Chief Medical Examiner Uncovers the Why and How of DeathsOct 15, 2012
by Zack Harold
|Forensic toxicologist Kristen Bailey extracts blood from a sample to determine if drugs are present at the state Medical Examiner's Toxicology Lab on Virginia Street West. A chief toxicologist, two histologists and four forensic toxicological analysts staff the lab. They handle about 4,000 cases per year. Courtesy of Brad Davis
While some doctors devote their lives to keeping people alive for as long as possible, there are others who spend their days with the dead, wondering how they got that way.
Dr. James Kaplan has served as West Virginia's chief medical examiner since 1997. Though he originally planned to become a doctor of the living, a brush with death investigations in medical school changed his career path forever.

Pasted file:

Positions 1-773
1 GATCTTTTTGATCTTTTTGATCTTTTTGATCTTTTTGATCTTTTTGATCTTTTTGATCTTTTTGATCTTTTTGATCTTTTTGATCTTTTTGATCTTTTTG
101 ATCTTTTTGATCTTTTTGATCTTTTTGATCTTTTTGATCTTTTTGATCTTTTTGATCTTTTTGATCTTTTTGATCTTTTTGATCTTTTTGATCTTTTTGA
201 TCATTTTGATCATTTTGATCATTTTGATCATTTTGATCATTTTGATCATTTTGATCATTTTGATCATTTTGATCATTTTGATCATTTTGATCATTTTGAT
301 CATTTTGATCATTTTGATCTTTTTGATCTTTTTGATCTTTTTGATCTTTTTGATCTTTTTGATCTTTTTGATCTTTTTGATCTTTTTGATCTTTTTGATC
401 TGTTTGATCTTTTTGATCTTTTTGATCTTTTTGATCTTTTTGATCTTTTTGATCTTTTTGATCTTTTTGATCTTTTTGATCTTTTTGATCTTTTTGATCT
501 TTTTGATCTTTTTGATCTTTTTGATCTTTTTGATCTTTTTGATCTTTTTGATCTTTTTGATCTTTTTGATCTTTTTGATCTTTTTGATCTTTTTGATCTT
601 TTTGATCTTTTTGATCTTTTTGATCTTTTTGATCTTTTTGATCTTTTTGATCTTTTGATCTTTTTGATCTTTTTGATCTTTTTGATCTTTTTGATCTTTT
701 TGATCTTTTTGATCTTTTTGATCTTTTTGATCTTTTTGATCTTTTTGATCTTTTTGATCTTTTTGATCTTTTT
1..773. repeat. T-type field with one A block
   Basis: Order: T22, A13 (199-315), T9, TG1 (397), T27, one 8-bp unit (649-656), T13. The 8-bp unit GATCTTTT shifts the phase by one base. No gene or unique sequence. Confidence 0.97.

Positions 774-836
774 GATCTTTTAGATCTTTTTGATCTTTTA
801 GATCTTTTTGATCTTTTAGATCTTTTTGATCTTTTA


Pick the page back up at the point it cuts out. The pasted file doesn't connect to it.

"It was love at first sight," he said.
Kaplan was working at a hospital in Charleston, S.C., and decided to take an autopsy rotation. The hospital didn't have any autopsies scheduled, however, so Kaplan got to work under the local forensic pathologist.
He found the combination of science and crime investigation "intoxicating."
Source: Charleston Daily Mail